“This is a global phenomenon – it’s not just located in the Hauraki Gulf. But when we are home to so many rare and protected species, we need to be consciously protecting the habitat,” he says. • Rose Davis

Government lacks marine reserve target

The National government does not have any goal set for the creation of marine reserves in the Hauraki Gulf, says Environment Minister Nick Smith.
“The government objective is for New Zealand to have a network of marine reserves that is representative of the wider marine biodiversity, but we don’t have a target for each individual area,” says Dr Smith.
His comments come after submissions closed last Friday on the government’s discussion paper on a proposed new Marine Protected Areas Act.
While the New Zealand Biodiversity Strategy aims to protect 10% of New Zealand waters in marine reserves, 0.3% of the Hauraki Gulf is currently safeguarded in reserves.
The government’s proposal includes creating a recreational fishing park
covering the Hauraki Gulf from Coromandel to Leigh, including the waters around Waiheke.
While commercial fishing of some species could continue in the recreational fishing park, new marine reserves could also be created in the gulf, he says.
“We’re very open to there being further marine reserves within the recreational fishing parks or species specific sanctuaries to protect species such as Bryde’s whales.”
Any new applications for marine reserves would be considered after the act is passed, which Dr Smith hopes will occur next year.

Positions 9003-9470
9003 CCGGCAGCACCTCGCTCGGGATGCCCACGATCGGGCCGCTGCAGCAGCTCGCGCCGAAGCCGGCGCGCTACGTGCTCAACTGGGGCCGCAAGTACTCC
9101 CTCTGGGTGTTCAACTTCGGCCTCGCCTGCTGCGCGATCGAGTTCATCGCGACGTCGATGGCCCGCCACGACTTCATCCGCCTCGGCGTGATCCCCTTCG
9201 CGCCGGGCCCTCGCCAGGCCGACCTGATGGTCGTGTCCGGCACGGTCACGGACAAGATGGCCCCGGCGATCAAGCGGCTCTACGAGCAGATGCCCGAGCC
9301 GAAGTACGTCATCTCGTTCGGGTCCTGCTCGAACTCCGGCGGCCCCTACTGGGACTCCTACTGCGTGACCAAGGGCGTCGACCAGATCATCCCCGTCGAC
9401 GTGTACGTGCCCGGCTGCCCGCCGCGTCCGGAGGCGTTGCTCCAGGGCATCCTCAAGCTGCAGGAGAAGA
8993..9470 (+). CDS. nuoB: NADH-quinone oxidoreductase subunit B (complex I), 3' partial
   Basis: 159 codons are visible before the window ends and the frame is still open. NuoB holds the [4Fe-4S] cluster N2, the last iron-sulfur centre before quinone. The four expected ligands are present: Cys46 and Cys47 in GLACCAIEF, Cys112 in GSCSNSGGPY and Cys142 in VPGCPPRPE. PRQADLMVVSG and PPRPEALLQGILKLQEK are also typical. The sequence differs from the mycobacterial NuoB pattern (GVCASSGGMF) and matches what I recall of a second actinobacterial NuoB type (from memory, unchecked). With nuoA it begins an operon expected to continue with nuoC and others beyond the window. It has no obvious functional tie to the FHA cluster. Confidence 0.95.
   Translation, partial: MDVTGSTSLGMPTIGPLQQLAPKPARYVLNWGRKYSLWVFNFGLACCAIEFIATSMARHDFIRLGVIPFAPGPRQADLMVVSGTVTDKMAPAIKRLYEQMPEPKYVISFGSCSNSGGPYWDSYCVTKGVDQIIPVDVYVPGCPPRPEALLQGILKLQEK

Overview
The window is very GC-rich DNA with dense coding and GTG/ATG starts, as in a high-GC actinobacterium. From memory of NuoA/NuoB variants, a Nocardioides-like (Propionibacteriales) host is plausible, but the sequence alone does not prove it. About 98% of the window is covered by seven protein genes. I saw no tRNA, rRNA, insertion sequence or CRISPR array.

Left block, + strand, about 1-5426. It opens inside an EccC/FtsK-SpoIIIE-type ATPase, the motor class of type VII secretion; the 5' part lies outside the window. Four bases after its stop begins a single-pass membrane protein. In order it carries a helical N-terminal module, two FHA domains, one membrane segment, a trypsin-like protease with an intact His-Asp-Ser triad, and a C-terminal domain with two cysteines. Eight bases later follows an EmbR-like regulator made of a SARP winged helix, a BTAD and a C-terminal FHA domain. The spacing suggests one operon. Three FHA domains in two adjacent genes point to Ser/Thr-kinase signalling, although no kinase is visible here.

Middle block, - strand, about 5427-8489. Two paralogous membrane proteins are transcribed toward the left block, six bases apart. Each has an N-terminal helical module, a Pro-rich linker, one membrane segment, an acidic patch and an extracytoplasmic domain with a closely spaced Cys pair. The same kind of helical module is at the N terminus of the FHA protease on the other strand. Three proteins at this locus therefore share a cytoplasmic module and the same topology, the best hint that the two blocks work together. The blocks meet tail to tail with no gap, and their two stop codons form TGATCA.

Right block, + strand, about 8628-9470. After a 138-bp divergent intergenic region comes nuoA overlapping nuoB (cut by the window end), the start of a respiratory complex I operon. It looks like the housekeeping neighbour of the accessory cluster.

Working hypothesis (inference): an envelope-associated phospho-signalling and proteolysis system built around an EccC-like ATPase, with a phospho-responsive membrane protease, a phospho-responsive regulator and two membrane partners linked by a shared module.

The proposed act will provide a new framework for establishing marine reserves that aims to improve the process, he says.
“Marine reserves have had a very fraught record on Waiheke and that has not been helped by the legislation that does not provide a good process for creating marine reserves.
“The Marine Reserves Act is a very clumsy and divisive process for creating a marine reserve and this has caused real tension on Waiheke,” he says.
Under the existing legislation, the group applying for a marine reserve receives all submissions on it, including those from parties that oppose the reserve.
However, under the new act, submissions will be made to a board of enquiry, chaired by an Environment Court judge.
Dr Smith says the government will not pursue the idea of compulsory reporting of fish catches by recreational fishers.
Late last year, Sanford chief executive Volker Kuntzsch offered to withdraw the company’s commercial fishing fleet from the Hauraki Gulf on the condition that recreational fishers are required to report their catch in much the same way as commercial operators.
Mr Kuntzsch is concerned about the “sustainability” of continuing to fish in the gulf and says recreational catch reporting would allow fish stocks to be more easily monitored and sustained.
However, Mr Smith says any reporting of recreational fish catches would be voluntary.
“There are some interesting and convenient iPhone reporting systems that have been developed. We’re open minded about a voluntary system that would help improve the information for sustainability of the fishery.”
The Parliamentary Commissioner for the Environment, Jan Wright, says the proposed Marine Protected Areas Act provides a precious opportunity to protect New Zealand’s oceans, much as national parks and reserves protect areas of land.
“We have many very special places on land where our forests and wildlife are protected, and where we enjoy our unique environment. Let’s not lose the opportunity to do the same for our big blue backyard,” she says.
However, challenges exist, such as figuring out how to protect areas of the sea, without eroding Treaty of Waitangi rights and Maori fisheries settlements, says Dr Wright.
“For decades we have been debating how to protect our seas, but little progress has been made. It’s time for some real action,” said Dr Wright. • Rose Davis